Student, Shubnum Khan signed what she believed was a simple model release to get free prints during a photo shoot. She had no idea that by doing this, she signed the rights of her image away. Her images were then used as stock images which ended up in campaigns all over the world for various reasons. Not only did she have no idea her images were being used, she did not receive any payment for the various global commercial campaigns that she was in.
When Khan learned of what had happened with her images, she told her story on Twitter. She spoke about when she first discovered her image in 2012 while it was being used to promote immigration in Canada which she didn’t mind but she didn’t understand the reason her face was being used.
Over the years after that, she noticed her face being used in a number of different countries in ads trying to sell products, on billboards and in magazines. She contacted the photographer who then reminded her of the agreement that she had signed when he took her photos. This agreement allowed him to sell her photos to companies that specialized in stock images. These companies even warned the photographer that the images may end up in what they called unusual places. However, the photographer said he had the companies take her images down.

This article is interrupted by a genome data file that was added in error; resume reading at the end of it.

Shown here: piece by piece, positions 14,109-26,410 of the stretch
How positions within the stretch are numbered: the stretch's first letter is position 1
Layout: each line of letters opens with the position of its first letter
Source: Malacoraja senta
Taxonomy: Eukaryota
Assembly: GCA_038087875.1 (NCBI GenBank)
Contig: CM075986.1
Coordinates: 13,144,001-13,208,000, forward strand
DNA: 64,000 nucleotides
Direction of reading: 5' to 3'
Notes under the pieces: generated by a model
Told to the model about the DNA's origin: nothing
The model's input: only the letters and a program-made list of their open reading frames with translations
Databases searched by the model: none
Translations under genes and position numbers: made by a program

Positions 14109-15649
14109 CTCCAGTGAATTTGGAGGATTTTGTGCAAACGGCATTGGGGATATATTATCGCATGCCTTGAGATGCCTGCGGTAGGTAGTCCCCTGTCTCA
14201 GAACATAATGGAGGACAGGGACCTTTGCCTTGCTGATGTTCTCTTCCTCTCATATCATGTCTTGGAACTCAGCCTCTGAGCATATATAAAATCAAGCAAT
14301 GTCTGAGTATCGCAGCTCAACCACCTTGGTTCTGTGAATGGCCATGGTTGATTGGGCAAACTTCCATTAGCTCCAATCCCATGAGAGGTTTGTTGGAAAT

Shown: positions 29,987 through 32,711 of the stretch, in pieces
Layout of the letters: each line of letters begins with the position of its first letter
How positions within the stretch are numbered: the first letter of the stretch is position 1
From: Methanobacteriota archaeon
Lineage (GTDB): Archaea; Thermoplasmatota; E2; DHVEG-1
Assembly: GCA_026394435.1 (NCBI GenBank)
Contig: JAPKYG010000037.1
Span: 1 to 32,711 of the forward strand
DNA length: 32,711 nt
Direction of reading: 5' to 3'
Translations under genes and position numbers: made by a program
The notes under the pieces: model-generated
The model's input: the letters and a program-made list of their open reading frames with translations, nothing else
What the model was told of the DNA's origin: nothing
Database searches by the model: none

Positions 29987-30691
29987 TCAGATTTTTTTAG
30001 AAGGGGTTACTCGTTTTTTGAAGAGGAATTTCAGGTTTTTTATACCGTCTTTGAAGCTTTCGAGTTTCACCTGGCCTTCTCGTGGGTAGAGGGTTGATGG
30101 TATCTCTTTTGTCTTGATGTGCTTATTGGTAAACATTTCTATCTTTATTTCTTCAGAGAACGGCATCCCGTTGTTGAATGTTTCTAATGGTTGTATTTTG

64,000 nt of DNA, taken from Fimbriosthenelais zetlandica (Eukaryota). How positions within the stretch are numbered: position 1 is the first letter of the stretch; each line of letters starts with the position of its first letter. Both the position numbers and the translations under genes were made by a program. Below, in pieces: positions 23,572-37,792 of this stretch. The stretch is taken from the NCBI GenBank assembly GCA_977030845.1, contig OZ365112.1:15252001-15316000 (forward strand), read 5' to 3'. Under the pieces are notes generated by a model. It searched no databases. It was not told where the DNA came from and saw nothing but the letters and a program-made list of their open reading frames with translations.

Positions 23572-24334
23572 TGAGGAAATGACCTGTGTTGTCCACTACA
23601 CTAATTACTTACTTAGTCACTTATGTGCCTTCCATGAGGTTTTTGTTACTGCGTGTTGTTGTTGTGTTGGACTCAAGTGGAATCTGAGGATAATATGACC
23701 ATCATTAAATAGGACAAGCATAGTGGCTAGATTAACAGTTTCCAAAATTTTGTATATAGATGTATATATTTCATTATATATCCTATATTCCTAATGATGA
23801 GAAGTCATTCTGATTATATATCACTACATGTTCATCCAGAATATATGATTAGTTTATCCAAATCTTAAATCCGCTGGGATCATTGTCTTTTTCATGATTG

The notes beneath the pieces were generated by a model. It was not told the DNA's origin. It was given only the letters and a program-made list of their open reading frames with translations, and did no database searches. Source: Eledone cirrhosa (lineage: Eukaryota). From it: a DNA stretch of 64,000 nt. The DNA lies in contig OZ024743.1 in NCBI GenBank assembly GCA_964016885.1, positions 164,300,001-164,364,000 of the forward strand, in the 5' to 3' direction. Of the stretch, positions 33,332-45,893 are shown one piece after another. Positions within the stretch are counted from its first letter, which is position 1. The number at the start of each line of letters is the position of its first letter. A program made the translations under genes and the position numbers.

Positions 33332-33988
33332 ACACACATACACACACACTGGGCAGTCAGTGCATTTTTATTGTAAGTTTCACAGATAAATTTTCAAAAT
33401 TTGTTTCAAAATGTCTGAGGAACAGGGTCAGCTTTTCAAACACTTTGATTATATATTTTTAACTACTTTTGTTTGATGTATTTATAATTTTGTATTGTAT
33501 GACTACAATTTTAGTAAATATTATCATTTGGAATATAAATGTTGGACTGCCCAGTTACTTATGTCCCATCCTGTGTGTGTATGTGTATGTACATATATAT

It may look like the photographer is the one that wasn’t supposed to sell the photos to stock agencies, but Shubnum didn’t read the release before signing it. She said, “Look, at the end of the day, I signed the document without reading it. I don’t agree with the way things were done to us, but I know I have myself to blame in this situation.”
The most surprising part of all of this for Shubnum was the fact that her photos were being used by companies claiming that she used their products. This means the companies were giving false testimonials and just adding her face for people to think they were real.
The moral of the story is twofold:
- Don’t believe everything you see, whether it be an ad, a testimonial, etc. Do your research before committing to a product and/or service; and
- Read all of a contract or release, whether the print be large or small, read it all.